The 12-inch single came into existence with the advent of disco music in the 1970s. The benefits of using 12″ singles was discovered using a 10″ acetate. Mix engineer Jose Rodriquez was in need of a Friday night test copy for famed disco mixer Tom Moulton. But he had no 7″ (18 cm) acetates available so he used a 10″ (25 cm) blank instead.
Moulton, feeling silly with a large disc which only had a couple of inches of groove on it, asked Rodriguez to re-cut it so that the grooves looked more spread out. Because of the wider spacing of the grooves, a broader overall dynamic range (distinction between loud and soft) was made possible. This was immediately noticed to give a more favorable sound for discothèque play.
Moulton’s position as the premiere mixer and “fix it man” for pop singles ensured that this fortunate accident would instantly become industry practice. This would perhaps have been a natural evolution: As songs became much longer than had been the average for a pop song, and the DJ in the club wanted sufficient dynamic range, the format would have surely had to be changed from the 7 inch (18 cm) single eventually.
Also worth noting is that the visual spacing of the grooves on the 12″ assisted the DJ in locating the approximate area of the “breaks” on the disc’s surface (without having to listen as he dropped and re-dropped the stylus to find the right point). A quick study of any DJ’s favorite discs will reveal mild wear in the “break points” on the discs surface that can clearly be seen by the naked eye, which further eases the “cueing” task (a club DJ’s tone-arm cartridge will be heavily weighted and mild wear will seldom spoil the sound quality). Many DJ-only remix services, such as Ultimix and Hot Tracks, issued sets with deliberately visualised groove separations (i.e., the record was cut with narrow and wider spacings that could be seen on the surface, marking the mix points on the often multi-song discs).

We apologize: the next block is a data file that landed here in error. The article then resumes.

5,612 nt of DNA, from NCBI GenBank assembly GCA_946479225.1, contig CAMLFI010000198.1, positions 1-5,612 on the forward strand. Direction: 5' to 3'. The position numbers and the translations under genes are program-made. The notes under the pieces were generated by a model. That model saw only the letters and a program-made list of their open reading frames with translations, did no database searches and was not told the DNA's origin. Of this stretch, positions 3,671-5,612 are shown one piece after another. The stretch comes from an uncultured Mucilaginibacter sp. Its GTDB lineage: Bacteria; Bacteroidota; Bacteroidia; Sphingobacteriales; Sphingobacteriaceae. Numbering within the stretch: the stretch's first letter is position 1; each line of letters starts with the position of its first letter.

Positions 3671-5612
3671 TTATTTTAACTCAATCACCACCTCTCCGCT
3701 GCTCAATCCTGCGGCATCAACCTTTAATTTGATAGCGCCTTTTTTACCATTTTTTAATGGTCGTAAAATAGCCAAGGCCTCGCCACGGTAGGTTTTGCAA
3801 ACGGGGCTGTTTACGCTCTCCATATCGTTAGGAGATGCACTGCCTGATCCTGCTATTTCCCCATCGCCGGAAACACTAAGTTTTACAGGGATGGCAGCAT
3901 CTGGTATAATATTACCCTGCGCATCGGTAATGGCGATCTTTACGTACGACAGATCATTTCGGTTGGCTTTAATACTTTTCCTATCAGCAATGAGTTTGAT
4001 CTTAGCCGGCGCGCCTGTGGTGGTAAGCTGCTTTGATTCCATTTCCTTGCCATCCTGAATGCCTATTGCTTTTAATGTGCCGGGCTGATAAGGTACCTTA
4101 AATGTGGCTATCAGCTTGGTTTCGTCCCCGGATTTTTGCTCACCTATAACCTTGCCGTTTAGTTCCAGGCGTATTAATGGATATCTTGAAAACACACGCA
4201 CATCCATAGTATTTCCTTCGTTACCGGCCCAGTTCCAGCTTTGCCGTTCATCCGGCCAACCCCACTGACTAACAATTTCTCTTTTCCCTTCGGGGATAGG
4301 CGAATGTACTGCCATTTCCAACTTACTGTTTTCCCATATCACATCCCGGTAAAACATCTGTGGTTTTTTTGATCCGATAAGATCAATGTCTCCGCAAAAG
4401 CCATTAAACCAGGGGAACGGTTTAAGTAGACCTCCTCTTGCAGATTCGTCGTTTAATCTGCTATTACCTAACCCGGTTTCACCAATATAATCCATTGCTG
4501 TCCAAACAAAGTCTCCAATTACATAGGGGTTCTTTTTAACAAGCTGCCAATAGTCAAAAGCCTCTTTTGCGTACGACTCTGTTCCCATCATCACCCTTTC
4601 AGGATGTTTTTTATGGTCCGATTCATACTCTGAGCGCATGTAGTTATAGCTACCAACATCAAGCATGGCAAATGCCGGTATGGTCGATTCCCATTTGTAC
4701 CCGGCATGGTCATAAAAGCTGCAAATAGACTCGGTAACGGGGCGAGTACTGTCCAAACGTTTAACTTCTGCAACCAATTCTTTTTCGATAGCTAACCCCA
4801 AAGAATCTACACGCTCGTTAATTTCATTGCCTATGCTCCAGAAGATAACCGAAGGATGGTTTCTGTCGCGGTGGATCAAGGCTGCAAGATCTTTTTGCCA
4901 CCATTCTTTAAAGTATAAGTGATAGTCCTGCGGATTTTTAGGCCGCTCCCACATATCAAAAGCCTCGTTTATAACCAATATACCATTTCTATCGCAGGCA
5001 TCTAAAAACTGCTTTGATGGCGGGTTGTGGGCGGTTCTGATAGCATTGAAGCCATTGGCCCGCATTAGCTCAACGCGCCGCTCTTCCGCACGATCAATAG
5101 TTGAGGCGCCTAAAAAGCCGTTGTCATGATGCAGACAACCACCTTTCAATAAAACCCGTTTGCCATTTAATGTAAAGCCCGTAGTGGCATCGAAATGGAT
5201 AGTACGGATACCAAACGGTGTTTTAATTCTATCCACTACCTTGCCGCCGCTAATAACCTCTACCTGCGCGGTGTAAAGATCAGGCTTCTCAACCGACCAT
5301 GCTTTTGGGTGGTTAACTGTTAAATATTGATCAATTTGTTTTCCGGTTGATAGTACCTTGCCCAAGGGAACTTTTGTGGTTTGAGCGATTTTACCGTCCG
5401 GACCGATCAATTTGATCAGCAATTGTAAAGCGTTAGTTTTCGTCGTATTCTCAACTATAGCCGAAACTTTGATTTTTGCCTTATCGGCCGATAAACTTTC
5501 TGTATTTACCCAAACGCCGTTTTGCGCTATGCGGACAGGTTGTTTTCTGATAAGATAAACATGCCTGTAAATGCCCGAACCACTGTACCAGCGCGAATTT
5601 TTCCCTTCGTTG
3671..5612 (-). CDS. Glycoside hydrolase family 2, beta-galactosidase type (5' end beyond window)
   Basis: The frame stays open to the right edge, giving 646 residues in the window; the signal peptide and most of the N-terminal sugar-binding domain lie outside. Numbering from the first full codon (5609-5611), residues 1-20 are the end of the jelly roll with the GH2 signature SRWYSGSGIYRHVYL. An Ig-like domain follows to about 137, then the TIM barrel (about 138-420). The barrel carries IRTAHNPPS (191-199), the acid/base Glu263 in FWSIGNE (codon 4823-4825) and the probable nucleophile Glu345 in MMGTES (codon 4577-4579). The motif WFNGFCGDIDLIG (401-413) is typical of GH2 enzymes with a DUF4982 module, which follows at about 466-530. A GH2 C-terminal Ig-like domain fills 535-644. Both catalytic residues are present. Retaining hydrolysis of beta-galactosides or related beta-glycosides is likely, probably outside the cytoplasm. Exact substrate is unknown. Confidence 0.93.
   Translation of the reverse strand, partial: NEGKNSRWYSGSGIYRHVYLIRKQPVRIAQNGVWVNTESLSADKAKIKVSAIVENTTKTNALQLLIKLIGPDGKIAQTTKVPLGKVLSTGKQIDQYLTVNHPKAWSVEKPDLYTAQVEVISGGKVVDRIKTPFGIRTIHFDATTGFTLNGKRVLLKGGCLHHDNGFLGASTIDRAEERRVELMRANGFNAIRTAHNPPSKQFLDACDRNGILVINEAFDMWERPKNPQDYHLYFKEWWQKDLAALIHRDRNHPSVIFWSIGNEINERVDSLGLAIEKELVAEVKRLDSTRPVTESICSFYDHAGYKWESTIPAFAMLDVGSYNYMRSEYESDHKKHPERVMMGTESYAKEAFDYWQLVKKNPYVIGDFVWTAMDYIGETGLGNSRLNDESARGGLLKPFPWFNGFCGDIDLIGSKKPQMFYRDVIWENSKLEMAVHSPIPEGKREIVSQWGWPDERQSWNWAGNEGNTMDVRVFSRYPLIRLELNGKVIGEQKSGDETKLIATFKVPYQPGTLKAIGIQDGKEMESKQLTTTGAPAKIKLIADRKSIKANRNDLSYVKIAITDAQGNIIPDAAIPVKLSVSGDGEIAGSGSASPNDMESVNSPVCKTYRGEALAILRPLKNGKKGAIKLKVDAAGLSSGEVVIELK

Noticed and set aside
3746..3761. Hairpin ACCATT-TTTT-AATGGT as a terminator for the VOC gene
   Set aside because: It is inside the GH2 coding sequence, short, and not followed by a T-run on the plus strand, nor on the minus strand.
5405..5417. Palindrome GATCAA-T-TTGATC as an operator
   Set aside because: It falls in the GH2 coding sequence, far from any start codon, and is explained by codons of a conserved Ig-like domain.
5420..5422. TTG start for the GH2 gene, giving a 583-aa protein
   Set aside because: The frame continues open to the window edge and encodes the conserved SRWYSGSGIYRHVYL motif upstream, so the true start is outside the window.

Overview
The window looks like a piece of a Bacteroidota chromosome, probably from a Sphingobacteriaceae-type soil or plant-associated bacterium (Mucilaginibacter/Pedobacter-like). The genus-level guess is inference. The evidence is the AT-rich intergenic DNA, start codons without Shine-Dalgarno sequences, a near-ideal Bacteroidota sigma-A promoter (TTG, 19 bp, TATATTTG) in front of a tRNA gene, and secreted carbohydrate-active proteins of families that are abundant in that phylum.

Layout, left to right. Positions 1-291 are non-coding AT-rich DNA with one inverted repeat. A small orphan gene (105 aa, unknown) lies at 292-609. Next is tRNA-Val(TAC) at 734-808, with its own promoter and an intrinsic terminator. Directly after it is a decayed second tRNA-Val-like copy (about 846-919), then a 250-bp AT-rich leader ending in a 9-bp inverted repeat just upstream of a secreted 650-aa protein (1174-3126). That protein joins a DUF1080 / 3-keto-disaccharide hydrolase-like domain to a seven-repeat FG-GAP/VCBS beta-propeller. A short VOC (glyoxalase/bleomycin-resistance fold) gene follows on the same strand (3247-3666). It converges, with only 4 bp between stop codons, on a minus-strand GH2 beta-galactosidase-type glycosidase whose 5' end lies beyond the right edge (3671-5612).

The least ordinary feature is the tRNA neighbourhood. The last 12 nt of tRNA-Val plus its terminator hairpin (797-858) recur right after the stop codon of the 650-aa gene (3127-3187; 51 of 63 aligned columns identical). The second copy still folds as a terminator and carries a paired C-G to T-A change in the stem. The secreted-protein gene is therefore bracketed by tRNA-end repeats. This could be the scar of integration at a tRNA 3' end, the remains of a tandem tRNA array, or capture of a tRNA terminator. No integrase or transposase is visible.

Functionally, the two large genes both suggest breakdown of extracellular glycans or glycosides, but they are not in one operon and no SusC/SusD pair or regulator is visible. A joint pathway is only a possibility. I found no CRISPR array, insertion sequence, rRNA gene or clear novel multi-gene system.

A broader dynamic range or louder recording level requires more space as the grooves’ excursions (i.e., the width of the groove waves and distance traveled from side to side by the turntable stylus) become much greater in amplitude, especially in the bass frequencies so important for dance music. Many record companies began producing 12-inch (30 cm) singles at 33⅓ rpm, as the slower speed enhances the bass on the record. By the same token, however, 45 rpm gives better treble response and was used on many 12-inch singles, especially in the UK.